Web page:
LLCs generally work best for:
- Businesses with a limited number of owners, that are actively up and running. At about 35 owners of the business, at a maximum, the logistics of making collective business decisions are manageable.
- New small businesses. Sometimes, new businesses want to pass early-year losses along to it’s owners to deduct against their other income, which may be a salary earned working for another company or income earned from investments.
- People or business owners who have been considering forming an S corporation. S corporations provide limited liability protection to its owners and allow profits and losses to be taxed at individual shareholder rates, just like LLC’s. But these benefits come at a pretty high price: S corporations are significantly restrictive and a business can inadvertently lose its eligibility.
- Existing partnerships. Only the LLC provides partnership-style pass-through tax treatment of business income while covering all of its owners, not just limited partners as in a limited partnership, from personal liability for business debts.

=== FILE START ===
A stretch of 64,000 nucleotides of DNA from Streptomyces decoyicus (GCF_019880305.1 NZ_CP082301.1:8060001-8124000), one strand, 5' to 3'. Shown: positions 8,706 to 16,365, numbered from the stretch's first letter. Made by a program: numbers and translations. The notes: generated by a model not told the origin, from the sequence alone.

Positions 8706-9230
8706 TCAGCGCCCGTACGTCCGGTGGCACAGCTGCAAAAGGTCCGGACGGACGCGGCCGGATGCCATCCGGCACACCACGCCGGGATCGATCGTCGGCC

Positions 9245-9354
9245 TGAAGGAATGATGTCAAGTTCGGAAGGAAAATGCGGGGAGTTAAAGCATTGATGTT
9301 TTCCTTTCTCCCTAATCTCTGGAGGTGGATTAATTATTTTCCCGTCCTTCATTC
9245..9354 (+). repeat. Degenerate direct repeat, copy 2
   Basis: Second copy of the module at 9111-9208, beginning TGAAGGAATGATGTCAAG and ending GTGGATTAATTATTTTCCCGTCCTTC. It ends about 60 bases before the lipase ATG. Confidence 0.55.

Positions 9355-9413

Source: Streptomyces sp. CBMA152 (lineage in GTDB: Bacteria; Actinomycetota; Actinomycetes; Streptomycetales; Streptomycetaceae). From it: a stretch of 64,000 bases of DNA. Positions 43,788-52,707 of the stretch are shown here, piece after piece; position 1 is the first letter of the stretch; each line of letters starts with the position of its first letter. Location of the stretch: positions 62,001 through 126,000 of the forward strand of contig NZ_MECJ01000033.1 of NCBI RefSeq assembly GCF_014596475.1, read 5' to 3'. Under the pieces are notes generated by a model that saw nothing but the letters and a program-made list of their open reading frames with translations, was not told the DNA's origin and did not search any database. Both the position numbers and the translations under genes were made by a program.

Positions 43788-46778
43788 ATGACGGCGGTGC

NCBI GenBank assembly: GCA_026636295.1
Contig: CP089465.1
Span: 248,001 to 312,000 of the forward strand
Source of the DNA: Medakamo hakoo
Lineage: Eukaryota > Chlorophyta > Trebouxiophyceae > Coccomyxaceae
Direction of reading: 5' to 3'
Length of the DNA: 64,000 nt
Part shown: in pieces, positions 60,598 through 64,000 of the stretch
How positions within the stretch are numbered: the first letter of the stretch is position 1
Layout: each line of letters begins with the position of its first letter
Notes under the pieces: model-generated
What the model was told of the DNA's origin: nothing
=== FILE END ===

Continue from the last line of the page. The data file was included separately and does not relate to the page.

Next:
- Businesses planning to hold property that will appreciate, as in real property. C corporations and their shareholders are subjected to a double taxation on appreciation when assets are sold or liquidate. Taxation occurs at both the corporate and individual level. S corporations that were originally organized as C corporations may also be subject to double tax on gains from appreciated assets. There can also be a penalty tax on passive income, which is money from rents, royalties, interest, or dividends, if it gets too high. Because the LLC is a true pass-through tax entity, it allows a business that holds appreciating assets to avoid double taxation.
Last Updated on April 18, 2017 by The Orlando Law Group